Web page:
Last night was a great event in Hermosa Beach hosted by the Soroptimit. Along with the LUNAFEST films (which were all great films and very thought provoking) they screened a 14 min version of FLESH the moive along with a Q&A afterwards. The audience engaged us with important and sometime difficult questions - which I always enjoy.
Thanks to all the efforts of Monica Frey and her team the event was a great success and we were able to raise the level of awareness about Human Trafficking here in the U.S.
LUNAFEST, a festival of short films by, for and about women, is making its annual stop at the Hermosa Beach Community Center tonight with eight short films from around the world.
The festival is sponsored by Luna Bars and hosted by different charitable groups around the country. Soroptimist International of Manhattan Beach has hosted the local festival for six years now.
"One of the members stumbled onto this festival," said Monica Frey, the club member in charge of the festival.
She explained that since the Soroptimist mission is to raise funds and awareness of women's issues, the festival fit in neatly with the group's goals.
This year, in addition to the films chosen by the LUNAFEST committee, a 14-minute version of Flesh: Bought and Sold in the U.S. will be shown with a question and answer session with the film's writer/producer Christina Lee Storm, of Redondo Beach, and the director Kristin Ross Lauterbach.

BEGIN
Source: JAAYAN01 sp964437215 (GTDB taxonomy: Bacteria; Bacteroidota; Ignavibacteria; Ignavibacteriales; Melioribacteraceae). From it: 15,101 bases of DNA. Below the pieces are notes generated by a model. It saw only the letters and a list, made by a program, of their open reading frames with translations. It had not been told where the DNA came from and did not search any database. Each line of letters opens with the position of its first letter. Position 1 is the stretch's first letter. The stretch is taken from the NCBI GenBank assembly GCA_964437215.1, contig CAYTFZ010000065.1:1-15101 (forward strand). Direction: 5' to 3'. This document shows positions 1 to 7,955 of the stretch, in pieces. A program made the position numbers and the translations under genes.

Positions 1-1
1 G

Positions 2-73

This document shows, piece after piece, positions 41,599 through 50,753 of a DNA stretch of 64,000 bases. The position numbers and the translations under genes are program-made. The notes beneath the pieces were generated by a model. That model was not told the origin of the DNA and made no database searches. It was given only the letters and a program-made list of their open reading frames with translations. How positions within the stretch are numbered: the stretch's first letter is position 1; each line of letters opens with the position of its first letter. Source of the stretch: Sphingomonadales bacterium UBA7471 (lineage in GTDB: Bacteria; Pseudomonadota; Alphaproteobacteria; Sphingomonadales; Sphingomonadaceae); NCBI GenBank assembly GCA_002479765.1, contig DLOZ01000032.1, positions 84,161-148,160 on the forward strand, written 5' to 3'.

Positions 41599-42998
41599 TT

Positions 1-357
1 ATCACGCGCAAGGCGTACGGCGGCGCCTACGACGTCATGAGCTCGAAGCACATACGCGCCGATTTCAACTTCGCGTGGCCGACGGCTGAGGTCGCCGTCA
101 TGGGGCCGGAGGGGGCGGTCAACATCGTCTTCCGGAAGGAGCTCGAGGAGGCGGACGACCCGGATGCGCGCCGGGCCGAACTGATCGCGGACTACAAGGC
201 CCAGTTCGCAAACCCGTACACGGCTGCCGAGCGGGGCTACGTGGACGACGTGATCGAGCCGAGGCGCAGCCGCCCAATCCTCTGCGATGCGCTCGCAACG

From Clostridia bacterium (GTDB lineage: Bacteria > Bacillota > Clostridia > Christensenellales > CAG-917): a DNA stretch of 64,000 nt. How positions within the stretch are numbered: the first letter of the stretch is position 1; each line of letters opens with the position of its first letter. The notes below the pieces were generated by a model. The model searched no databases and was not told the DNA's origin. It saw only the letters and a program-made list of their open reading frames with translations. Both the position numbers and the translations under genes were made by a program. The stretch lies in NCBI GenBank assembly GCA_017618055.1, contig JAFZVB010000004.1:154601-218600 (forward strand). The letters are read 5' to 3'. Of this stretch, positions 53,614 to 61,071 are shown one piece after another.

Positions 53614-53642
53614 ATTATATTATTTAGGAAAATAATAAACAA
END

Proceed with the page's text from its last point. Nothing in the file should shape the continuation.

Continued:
The film, which covers the issue of sex trafficking in the United States. Trafficking, Storm explained, is different than prostitution in that it involves coercion and usually underage girls.
Storm was drawn to the issue of trafficking during a visit to India. She decided she wanted to make a documentary film about it, but didn't quite know how to go about it.
"I come from the world of feature film," she said.
Undeterred, she and Lauterbach eventually got together and put together a proposal for Women Make Movies, a group that funds such small films.
Frey said that they pared the 90-minute movie down to 14 minutes to give the audiences the flavor of the film and to bring awareness to the issue.
"They don't think that it's happening here," Storm said about trafficking, and that it's tough for Americans to get their heads around the idea that minors are being coerced into prostitution.
Frey said that they wanted the film for just that reason. The festival will raise money for the Soroptimist Club, even though 15 percent of the money raised will go directly to Luna Bar's charity, The Breast Cancer Fund.
The festival begins at 5:30 p.m. tonight at the Hermosa Beach Community Center, 710 Pier Avenue, Hermosa Beach. Tickets can be purchased at the LUNAFEST site, lunafest.org.